Ringmark, the browser test suite created by Facebook for developing mobile applications, is now open-source.
The social network also announced that it will make Ringmark tests available to W3C’s Core Mobile Web Platform Community Group, in the hopes that it becomes the group’s test suite choice for specifications and feedback.
Facebook first announced Ringmark at Mobile World Congress in Barcelona, Spain, in February. The company said it will release more detailed information tomorrow about the test suite’s methodology and rings.
Facebook elaborated on the thoughts behind Ringmark in a post on its developers blog:
This is the beginning of a process, starting with open-sourcing the tests. As we continue to build, we’ll continue to open-source even more of this work.
Ultimately, we believe that Web technologies are important to the future of mobile, and that we can help to make HTML5 a well-supported platform for mobile developers to build upon. For those that are building with the Web today, it’s a major hurdle to learn native technologies like Objective-C and Java:, and we hope that an improved mobile Web can unlock a large contingency of developers that could, and will, be developing for mobile.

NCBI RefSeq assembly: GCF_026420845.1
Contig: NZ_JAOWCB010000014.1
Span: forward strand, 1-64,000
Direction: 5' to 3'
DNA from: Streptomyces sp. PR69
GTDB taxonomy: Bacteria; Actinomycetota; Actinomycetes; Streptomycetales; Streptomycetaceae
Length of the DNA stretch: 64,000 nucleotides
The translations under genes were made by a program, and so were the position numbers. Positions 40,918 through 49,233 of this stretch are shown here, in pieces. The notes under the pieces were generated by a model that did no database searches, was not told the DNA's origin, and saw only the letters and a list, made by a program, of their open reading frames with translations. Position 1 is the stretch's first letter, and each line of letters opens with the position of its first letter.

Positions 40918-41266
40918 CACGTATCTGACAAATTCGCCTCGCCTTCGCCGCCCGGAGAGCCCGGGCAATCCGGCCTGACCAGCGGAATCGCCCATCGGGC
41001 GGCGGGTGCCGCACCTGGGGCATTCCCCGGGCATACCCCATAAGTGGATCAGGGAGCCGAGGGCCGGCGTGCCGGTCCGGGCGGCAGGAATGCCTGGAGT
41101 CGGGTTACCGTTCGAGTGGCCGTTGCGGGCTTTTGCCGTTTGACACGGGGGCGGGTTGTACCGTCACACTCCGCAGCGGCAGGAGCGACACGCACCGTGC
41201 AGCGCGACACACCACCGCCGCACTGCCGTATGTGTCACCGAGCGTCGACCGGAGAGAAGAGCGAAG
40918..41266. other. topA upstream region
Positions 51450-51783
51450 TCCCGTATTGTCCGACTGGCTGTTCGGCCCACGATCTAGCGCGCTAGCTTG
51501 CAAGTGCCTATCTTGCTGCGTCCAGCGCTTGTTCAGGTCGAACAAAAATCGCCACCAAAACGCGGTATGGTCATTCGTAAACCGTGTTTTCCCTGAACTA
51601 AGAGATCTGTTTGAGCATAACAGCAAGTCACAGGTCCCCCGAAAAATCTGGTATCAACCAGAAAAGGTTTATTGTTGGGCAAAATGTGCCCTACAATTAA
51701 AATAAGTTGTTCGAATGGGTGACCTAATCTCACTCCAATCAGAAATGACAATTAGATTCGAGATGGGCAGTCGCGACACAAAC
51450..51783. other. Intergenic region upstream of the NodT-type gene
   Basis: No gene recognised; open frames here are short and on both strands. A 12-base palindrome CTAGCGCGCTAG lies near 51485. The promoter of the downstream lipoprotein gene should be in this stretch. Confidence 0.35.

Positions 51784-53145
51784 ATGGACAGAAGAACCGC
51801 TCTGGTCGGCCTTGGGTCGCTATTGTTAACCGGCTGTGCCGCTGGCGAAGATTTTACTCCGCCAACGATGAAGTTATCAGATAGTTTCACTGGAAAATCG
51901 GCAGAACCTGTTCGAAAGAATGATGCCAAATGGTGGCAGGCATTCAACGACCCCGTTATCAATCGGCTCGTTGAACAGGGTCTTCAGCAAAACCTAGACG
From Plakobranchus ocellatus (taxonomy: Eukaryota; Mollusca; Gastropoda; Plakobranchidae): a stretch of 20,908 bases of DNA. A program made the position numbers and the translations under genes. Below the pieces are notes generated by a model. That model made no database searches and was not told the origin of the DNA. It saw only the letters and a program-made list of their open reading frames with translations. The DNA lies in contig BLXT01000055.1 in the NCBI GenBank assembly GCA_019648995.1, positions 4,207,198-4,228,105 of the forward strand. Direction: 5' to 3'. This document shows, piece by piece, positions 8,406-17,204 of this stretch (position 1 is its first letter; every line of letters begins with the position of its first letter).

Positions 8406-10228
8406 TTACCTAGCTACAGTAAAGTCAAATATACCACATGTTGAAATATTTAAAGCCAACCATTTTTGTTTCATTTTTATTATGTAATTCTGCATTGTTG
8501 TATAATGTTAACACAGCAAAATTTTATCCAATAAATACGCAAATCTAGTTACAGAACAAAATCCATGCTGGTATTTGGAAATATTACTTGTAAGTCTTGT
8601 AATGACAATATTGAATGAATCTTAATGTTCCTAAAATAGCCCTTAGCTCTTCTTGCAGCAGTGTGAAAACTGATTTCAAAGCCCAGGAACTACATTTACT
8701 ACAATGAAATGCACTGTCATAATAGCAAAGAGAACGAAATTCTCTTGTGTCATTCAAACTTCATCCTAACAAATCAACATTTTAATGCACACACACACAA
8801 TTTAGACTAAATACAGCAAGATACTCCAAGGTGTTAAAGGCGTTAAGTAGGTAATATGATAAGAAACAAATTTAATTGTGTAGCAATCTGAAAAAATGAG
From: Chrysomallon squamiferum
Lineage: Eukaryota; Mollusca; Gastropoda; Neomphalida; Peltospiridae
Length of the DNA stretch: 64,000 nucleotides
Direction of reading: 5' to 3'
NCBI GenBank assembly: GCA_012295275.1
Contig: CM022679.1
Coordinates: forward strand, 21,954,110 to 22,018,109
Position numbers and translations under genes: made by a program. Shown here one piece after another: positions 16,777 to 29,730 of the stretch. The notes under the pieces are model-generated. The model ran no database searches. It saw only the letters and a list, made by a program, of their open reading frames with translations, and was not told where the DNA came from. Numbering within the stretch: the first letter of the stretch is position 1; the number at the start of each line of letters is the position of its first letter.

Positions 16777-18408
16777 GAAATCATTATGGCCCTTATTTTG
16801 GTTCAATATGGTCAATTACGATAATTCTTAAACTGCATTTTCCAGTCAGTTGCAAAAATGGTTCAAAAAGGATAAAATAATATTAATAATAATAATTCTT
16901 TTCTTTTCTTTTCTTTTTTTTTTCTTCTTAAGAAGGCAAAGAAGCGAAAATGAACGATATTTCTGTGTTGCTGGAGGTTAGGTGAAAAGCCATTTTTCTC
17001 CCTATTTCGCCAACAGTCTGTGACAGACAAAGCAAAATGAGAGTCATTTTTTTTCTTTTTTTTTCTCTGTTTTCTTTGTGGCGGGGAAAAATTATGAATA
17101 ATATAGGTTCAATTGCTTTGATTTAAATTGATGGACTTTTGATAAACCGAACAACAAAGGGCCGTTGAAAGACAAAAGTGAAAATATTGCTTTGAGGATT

The W3C Community Group includes the perspectives of app developers, browser vendors, OEMs (original equipment manufacturers), and carriers — all of the necessary ingredients to help make the mobile Web better and raise awareness of our challenges.
Ringmark is designed to be the canonical testing suite for those mobile Web browser capabilities. It will help developers know, in a glimpse, whether their app can or cannot run on any given mobile browser. It will help mobile browser vendors build browsers that better serve developer needs and bring better apps and games to consumers.